Multi-Step Mashing - Is It Necessary?

Many beer recipes call for multi-step mashing, but what is the purpose for this and is it even necessary?

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Multi-Step Mashing - Is It Necessary?

As an all grain homebrewer, I have always used 60 minute single step infusion mashes for brewing beer. This strategy involves heating water to a strike temperature (easily calculated using Brewgr) that is above your target mash temperature, so that when you add your grains in, the temperature will drop down to your target temperature. Then you maintain this temperature for 60 minutes.

I have recently come across a lot of recipes that request a multi-step mashing schedule including rests at different temperatures, generally trending from lower to higher temperatures as you go along. The purpose of these rests are to activate enzymes that will assist in converting starches into fermentable sugars. There are a few typical rests that can be used in multi-step mashing:

  1. Protein Rest: Typically held at temperatures between 113°F and 131°F (45°C to 55°C), the protein rest helps break down large proteins into smaller peptides, which can aid in yeast nutrition and improve head retention. It's especially useful when using grains with high protein content or undermodified malts.

  2. Beta-Glucan Rest: Conducted at about 95°F to 113°F (35°C to 45°C), this rest helps break down beta-glucans in grains like rye or barley, which have high beta-glucan content. This rest can reduce the viscosity of the mash, making it easier to handle and less prone to issues like stuck sparges.

  3. Saccharification Rests: There are generally two key temperatures:

    • Beta-amylase Rest: Held at 131°F to 150°F (55°C to 65°C), this rest favors the activity of beta-amylase enzymes, which produce more fermentable sugars, resulting in a drier beer.

    • Alpha-amylase Rest: At 154°F to 162°F (68°C to 72°C), this rest activates alpha-amylase enzymes, which help in breaking down starch into less fermentable sugars, contributing to a sweeter, fuller-bodied beer.

Is Multi-Step Mashing Really Necessary?

The answer generally is no. Multi-step mashes were important in the past because kilning and malting was not well understood, so the malt was generally under modified with low enzyme levels. Today, with modern malts have very high enzyme levels, making multi-step mashing mostly unnecessary.

There are certain recipes that could benefit from multi-step mashing, particularly ones with a high percentage of unmalted ingredients, including wheat or uncooked cereals. At some point I would like to give it a try; it would be fairly simple to achieve using an all-in-one brewing system like the Brewzilla Gen 4 because you have temperature control over the mash.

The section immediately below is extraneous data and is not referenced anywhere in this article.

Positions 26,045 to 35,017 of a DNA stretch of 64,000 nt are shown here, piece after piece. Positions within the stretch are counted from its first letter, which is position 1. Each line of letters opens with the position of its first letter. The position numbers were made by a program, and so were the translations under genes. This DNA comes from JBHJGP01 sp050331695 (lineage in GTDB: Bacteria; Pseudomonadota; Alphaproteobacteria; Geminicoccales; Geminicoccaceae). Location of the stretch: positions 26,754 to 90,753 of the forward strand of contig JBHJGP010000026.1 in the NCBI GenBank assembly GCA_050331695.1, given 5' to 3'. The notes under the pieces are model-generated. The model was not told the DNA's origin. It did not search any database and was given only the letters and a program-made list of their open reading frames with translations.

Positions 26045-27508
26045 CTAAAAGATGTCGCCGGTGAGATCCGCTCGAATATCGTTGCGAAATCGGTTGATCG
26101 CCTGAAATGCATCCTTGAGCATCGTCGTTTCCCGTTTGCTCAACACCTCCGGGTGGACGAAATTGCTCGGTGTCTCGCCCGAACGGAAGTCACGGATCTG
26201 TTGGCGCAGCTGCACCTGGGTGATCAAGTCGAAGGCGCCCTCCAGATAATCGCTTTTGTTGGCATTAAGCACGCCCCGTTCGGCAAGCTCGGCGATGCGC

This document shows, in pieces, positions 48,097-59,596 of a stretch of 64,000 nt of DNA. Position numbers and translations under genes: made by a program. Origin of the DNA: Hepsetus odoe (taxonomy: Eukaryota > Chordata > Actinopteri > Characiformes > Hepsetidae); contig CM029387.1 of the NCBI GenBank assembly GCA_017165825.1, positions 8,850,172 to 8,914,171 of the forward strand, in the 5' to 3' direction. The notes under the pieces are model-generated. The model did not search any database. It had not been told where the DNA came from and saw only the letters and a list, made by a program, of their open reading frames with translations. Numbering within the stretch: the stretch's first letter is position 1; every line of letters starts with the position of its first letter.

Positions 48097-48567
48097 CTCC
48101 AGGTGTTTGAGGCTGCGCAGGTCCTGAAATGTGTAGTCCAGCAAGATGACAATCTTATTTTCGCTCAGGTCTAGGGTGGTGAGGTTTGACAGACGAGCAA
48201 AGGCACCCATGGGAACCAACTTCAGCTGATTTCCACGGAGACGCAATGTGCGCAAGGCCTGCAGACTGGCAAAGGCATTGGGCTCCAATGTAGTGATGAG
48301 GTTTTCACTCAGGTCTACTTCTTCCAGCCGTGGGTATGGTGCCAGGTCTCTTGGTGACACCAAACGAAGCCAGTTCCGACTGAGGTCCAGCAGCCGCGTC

Have You Brewed Using a Multi-Step Mash?

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Beer Trivia Question

🍺 Brewed in 1967, what was the first “light” beer?

Read to the end to find out if you're right!

Homebrewing Equipment Highlight

If you’ve always wanted a fermenter that can pressure ferment and allow for closed pressure transfers, but can’t afford a stainless steel fermenter, the Fermzilla All Rounder is a great option. I personally have never used one, but I have heard amazing things, and you can’t beat the price point.

Brewgr Recipe of the Week

This is actually a cloned recipe originally from BrewBoet, but it caught my eye because I’ve always been interested in brewing a cream ale. Gennesse makes a solid cream ale, which is an ale that tastes similar to a lager. The name is misleading - a good cream ale doesn’t taste creamy at all.

I appreciate everyone who voted on this poll and gave feedback, and it was exciting to see that 63% of people said they would be interested in a Brewgr Keg! If you missed the email last week, click here and vote on the poll to give feedback.

I am still working on the 3D printed prototype, working on the IoT architecture (targeting MQTT protocol), and working out the code for the app and the microcontroller. There are quite a few moving parts so I don’t expect it to be an easy or short project, but I will provide updates in these weekly emails with progress reports and requests for feedback as they come up.

And the Answer Is...

🍺 Gablinger’s Diet Beer was released by the New York Rheingold Brewery in 1967, and was a complete flop. If you guessed Miller Lite, you get at least half credit - this was the first light beer that was a commercial success, launched in 1975 under the successful campaign “Tastes great, less filling”.

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Happy Brewing!

- Brandon, Brew Great Beer Team

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